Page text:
There have been few falls from grace as large as Ramsay Health Care Limited (ASX: RHC). Indeed, its share price is down around 30% over the past couple of years. Ouch!
The private hospital operator has gone from market stalwart to rejected stock in a relatively short amount of time.
What’s going on?
Ramsay is highly dependent on private health insurance operators like Medibank Private Limited (ASX: MPL) as well as the government.
However, the affordability of private health insurance is getting increasingly hard for households. Australia’s public health system is top quality, so the private system needs to offer value to be attractive. Premiums have been rising faster than wages for a long time.
Younger people can’t afford it. Would you rather put money towards something you barely use, or towards a house deposit (and avo on toast)?
The problem is that younger, healthier policyholders essentially subsidise for the older policyholders to extract more from the system than they pay. The more young people leave the system the worse it gets.
Ramsay is also facing issues in the UK and France. NHS demand strategies are keeping Ramsay volumes lower. Ramsay’s French subsidiary is acquiring European Capio AB for a very hefty price to try to grow earnings, but it doesn’t seem like a good deal to me.
All of the above issues led Ramsay management to predict that profit could grow up to 2% in FY19. Not great growth for a business trading at more than 19x FY18’s ‘core’ earnings per share (EPS).
Ramsay’s greatest strength could also be its weak link. There is an avalanche of ageing retirees who are likely to need hospital care as they get older and older. This should be a decent tailwind for Ramsay.
However, who is going to pay for these older patients? Young people can’t afford it. The government’s budget can’t be completely swallowed by it. The only option may be for the patients to sell assets and/or insurers being able to charge higher fees for more at-risk patients.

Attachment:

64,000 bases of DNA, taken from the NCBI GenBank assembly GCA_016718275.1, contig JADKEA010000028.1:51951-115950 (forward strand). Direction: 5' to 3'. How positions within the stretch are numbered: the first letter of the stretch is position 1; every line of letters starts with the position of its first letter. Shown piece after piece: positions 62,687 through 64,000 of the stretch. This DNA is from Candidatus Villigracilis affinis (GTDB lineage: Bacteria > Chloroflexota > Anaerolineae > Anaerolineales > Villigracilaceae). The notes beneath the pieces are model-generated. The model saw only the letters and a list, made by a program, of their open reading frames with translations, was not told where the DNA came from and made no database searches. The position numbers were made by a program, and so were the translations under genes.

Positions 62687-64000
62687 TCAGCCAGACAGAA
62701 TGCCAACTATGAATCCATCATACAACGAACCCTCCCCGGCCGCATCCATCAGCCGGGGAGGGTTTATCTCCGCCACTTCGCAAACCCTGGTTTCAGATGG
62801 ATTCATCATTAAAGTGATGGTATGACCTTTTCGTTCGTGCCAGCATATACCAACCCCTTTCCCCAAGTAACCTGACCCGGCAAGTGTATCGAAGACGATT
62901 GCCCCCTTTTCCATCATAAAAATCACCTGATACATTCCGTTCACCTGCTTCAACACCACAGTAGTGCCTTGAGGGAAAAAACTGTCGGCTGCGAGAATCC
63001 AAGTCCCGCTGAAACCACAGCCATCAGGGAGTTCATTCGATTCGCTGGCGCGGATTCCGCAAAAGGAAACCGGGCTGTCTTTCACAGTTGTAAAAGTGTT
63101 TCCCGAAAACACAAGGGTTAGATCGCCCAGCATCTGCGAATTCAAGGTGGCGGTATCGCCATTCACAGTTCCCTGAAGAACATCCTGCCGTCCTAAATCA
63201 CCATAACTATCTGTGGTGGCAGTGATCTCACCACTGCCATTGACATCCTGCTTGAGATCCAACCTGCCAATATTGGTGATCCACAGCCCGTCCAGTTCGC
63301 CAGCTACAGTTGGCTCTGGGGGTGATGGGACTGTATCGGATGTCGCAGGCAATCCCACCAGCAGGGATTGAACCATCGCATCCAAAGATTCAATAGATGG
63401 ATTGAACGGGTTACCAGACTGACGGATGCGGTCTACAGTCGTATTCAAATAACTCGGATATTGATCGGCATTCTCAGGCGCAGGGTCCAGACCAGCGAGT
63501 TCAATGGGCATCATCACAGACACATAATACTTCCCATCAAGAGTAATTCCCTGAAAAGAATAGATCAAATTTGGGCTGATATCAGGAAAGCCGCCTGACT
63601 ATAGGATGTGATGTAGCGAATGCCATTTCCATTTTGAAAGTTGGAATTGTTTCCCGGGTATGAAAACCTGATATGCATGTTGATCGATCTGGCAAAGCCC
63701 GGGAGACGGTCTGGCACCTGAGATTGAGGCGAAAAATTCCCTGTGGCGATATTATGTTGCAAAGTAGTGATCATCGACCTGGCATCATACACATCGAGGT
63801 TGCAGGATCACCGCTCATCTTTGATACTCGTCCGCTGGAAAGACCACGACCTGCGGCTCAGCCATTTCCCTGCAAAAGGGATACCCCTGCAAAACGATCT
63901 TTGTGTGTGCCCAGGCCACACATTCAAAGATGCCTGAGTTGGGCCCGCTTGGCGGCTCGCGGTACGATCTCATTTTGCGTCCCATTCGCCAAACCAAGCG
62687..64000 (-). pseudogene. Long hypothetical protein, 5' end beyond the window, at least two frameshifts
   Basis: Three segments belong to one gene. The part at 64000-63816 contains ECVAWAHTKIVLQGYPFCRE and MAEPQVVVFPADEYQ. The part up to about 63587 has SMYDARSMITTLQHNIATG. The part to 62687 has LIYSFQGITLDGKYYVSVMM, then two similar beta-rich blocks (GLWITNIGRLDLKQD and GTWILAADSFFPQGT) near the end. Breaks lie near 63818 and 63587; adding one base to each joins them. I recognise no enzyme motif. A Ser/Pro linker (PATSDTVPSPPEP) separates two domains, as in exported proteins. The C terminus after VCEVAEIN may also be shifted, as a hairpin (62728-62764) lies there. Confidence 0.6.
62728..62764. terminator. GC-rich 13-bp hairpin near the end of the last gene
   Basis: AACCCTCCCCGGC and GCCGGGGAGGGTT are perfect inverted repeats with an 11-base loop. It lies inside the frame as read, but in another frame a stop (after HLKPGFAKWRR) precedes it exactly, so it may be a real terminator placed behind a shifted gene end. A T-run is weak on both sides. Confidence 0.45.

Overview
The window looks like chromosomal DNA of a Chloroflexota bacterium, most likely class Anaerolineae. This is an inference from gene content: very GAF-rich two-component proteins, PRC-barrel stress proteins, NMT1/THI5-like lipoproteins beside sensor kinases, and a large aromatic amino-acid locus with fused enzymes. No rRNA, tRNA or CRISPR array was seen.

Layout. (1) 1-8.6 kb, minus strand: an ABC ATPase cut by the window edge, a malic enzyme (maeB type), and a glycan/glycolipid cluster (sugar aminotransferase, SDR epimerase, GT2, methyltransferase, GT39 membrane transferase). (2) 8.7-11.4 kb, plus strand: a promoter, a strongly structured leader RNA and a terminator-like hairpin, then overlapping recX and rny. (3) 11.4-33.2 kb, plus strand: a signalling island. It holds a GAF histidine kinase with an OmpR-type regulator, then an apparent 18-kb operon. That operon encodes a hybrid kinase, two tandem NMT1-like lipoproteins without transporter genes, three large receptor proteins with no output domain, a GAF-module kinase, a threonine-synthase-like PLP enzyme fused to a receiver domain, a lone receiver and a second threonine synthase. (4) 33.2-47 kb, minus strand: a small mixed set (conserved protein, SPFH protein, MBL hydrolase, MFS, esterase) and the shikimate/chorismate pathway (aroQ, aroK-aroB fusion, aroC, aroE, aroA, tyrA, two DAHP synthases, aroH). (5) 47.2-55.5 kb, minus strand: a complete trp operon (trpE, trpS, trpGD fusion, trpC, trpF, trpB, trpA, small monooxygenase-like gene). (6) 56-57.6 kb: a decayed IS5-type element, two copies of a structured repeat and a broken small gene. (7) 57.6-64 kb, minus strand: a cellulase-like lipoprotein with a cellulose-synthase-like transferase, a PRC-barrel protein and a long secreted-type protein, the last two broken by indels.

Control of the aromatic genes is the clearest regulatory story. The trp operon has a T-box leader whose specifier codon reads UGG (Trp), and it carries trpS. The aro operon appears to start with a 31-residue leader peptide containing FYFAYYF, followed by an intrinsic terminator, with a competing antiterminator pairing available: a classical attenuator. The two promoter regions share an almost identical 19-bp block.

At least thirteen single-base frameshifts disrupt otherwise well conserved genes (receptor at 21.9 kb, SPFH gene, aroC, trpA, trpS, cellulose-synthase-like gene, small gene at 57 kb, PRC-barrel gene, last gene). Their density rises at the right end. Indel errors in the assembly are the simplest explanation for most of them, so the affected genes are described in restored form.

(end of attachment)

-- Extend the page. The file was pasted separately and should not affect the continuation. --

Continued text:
Whatever happens, Ramsay is still a high quality business which is re-investing heavily to expand some of its hospitals and build new ones. The dividend record of increasing its payout every year since 2000 is also wonderful.
It’s a very defensive business but I don’t think it’s a buy at the current price. I’d want a grossed-up dividend yield of more than 4% to even consider it, which would mean a share price of less than $50.
If you want some top quality blue chips with more growth potential then I’d think about investing in these leading stocks.
For many, blue chip stocks mean stability, profitability and regular dividends, often fully franked..
But knowing which blue chips to buy, and when, can be fraught with danger.
The Motley Fool’s in-house analyst team has poured over thousands of hours worth of proprietary research to bring you the names of "The Motley Fool’s Top 3 Blue Chip Stocks for FY19."
Each one pays a fully franked dividend. Each one has not only grown its profits, but has also grown its dividend. One increased it by a whopping 33%, while another trades on a grossed up (fully franked) dividend yield of almost 7%.
The names of these Top 3 ASX Blue Chips are included in this specially prepared free report. But you will have to hurry. Depending on demand – and how quickly the share prices of these companies moves – we may be forced to remove this report.
Click here to claim your free report.
Motley Fool contributor Tristan Harrison owns shares of Ramsay Health Care Limited. The Motley Fool Australia has recommended Ramsay Health Care Limited. We Fools may not all hold the same opinions, but we all believe that considering a diverse range of insights makes us better investors. The Motley Fool has a disclosure policy. This article contains general investment advice only (under AFSL 400691). Authorised by Scott Phillips.